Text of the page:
Your browser doesn't support javascript.

Portal de Búsqueda de la BVS España

Información y Conocimiento para la Salud

Home > Búsqueda > ()
XML
Imprimir Exportar

Formato de exportación:

Exportar

Email
Adicionar mas contactos
| |

[TICK-BORNE ENCEPHALITIS VIRUS: EPIDEMIOLOGICAL AND CLINICAL PICTURE, DIAGNOSIS AND PREVENTION]. / VIRUS KRPELJNOG ENCEFALITISA: EPIDEMIOLOSKA I KLINICKA SLIKA, DIJAGNOSTIKA I PREVENCIJA.

Vilibic-Cavlek, Tatjana; Barbic, Ljubo; Pandak, Nenad; Pem-Novosel, Iva; Stevanovic, Vladimir; Kaic, Bernard; Mlinaric-Galinovic, Gordana.
Acta Med Croatica; 68(4-5): 393-404, 2014 Dec.
Artículo en Croata | MEDLINE | ID: mdl-26285473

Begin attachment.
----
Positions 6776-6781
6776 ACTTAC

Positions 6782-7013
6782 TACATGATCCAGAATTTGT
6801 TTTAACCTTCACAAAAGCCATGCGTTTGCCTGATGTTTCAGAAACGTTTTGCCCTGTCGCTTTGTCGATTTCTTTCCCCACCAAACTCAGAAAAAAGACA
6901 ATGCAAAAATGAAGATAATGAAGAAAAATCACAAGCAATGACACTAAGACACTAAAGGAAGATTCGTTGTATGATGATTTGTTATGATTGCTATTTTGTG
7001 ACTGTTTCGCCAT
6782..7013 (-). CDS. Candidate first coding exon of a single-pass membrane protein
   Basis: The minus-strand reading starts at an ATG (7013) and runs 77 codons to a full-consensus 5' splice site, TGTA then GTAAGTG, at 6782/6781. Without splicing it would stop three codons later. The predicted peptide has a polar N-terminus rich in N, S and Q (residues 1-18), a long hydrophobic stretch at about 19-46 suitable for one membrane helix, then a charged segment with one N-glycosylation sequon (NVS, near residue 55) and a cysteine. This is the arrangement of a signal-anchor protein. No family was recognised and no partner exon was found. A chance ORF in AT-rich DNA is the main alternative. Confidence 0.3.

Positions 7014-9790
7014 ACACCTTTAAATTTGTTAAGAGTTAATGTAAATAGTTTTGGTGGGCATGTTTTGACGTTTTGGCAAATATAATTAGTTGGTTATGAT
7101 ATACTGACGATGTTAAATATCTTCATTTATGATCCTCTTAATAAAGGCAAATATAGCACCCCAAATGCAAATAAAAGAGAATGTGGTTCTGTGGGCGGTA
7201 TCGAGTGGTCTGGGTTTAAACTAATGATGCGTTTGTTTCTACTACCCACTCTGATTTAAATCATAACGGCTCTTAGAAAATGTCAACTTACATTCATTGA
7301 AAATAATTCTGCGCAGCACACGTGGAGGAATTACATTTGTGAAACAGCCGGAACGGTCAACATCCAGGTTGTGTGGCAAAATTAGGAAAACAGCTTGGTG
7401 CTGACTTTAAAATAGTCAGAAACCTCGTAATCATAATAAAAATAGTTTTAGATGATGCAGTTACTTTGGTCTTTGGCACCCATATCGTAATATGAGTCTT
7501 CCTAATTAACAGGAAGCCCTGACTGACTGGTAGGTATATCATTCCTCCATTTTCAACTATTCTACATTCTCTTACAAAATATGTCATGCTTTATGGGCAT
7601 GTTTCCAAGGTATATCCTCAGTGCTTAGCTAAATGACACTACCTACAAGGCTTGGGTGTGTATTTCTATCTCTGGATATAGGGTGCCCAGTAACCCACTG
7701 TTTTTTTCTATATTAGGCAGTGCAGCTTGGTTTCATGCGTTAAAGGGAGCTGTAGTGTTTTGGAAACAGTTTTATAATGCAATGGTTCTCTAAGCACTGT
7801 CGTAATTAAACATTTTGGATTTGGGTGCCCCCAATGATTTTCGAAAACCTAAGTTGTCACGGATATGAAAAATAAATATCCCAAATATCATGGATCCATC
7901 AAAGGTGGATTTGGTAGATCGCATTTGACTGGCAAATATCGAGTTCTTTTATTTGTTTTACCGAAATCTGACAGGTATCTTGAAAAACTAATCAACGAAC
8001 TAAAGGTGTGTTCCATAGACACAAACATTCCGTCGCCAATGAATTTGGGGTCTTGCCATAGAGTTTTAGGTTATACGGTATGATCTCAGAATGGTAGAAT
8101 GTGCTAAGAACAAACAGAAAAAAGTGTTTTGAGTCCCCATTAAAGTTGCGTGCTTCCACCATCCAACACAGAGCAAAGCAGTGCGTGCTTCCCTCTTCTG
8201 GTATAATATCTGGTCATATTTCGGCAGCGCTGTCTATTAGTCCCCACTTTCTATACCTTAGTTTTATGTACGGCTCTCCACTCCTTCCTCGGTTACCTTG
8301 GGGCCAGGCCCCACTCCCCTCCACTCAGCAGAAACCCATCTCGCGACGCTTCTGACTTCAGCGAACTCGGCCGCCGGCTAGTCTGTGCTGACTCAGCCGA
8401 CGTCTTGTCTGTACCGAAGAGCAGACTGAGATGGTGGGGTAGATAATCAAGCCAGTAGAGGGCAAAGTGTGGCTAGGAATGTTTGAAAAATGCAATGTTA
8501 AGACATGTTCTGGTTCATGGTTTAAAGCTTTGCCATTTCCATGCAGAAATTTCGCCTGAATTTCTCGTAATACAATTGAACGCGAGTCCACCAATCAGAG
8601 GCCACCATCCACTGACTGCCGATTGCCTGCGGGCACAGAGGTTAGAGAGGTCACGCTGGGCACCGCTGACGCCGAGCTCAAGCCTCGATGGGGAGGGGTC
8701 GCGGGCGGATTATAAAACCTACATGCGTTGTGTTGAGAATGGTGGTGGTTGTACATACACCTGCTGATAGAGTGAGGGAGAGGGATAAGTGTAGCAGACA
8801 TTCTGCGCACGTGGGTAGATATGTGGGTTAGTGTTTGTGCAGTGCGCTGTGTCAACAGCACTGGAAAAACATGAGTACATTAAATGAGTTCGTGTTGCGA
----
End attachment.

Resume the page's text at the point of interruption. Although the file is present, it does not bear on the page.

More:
Tick-borne encephalitis virus (TBEV) is a small, enveloped virus that belongs to the family Flaviviridae, genus Flavivirus, tick-borne encephalitis serocomplex. There are three subtypes of TBEV European, Far-Eastern and Siberian subtypes, which differ in geographical distribution, tick vector and clinical manifestation of disease in humans. TBEV is endemic in a wide geographic area ranging from Central Europe and the Scandinavian Peninsula to Japan. The virus is maintained in nature in so-called natural foci in cycles involving ticks and wild vertebrate hosts (mainly small rodents). The principal vector for the European subtype is Ixodes (I.) ricinus tick, whereas for Far-Eastern and Siberian subtypes it is I. persulcatus. In the Baltic States and Finland, co-circulation of two or all three subtypes was documented. Several animals, principally small rodents, serve as virus reservoirs. In the tick population, TBEV is transmitted by feeding/co-feed ing on the same host, transovarially (from infected females to their eggs) and trans-stadially (from one development stage to the next). An infected tick remains infected for life. While most TBE infections in humans occur following a tick bite, alimentary routes of TBEV transmission (consumption of unpasteurized milk/milk products from infected livestock) have also been described. All three tick stages can transmit the infection to humans. In the last decade, an increase of TBE incidence has been observed in some endemic areas. This could be due to a number of interacting factors such as changes in the climatic conditions affecting tick habitats, improvements in the quality of epidemiological surveillance systems and diagnostics, in landscape resources and their utilization and more outdoor recreation activity. In addition, the endemic area of TBEV has expanded to higher altitudes (up to 1500 m), apparently influenced by climatic changes. The typical clinical picture of infection with European subtype TBEV is characterized by a biphasic course (50%-77%). The first phase is characterized by nonspecific, flu-like symptoms followed by an asymptomatic interval of about one week. In 20%-30% of persons who develop symptoms, the second phase occurs with symptoms of central nervous system involvement (meningitis, encephalitis, myelitis, radiculitis). The mortality rate for European subtype is 1%-2%. Diagnosis is usually based on detection of specific antibodies (enzyme immunoassay, indirect immunofluorescent assay, plaque reduction neutralization test). From 1993 to 2013, a total of 777 cases of TBE were reported in Croatia. Endemicity is highest in north-western counties (mean incidence 3.61-6.78/100,000 inhabitants). The majority of patients were older than 20 years (88%). Most cases (73%) were reported from May to July.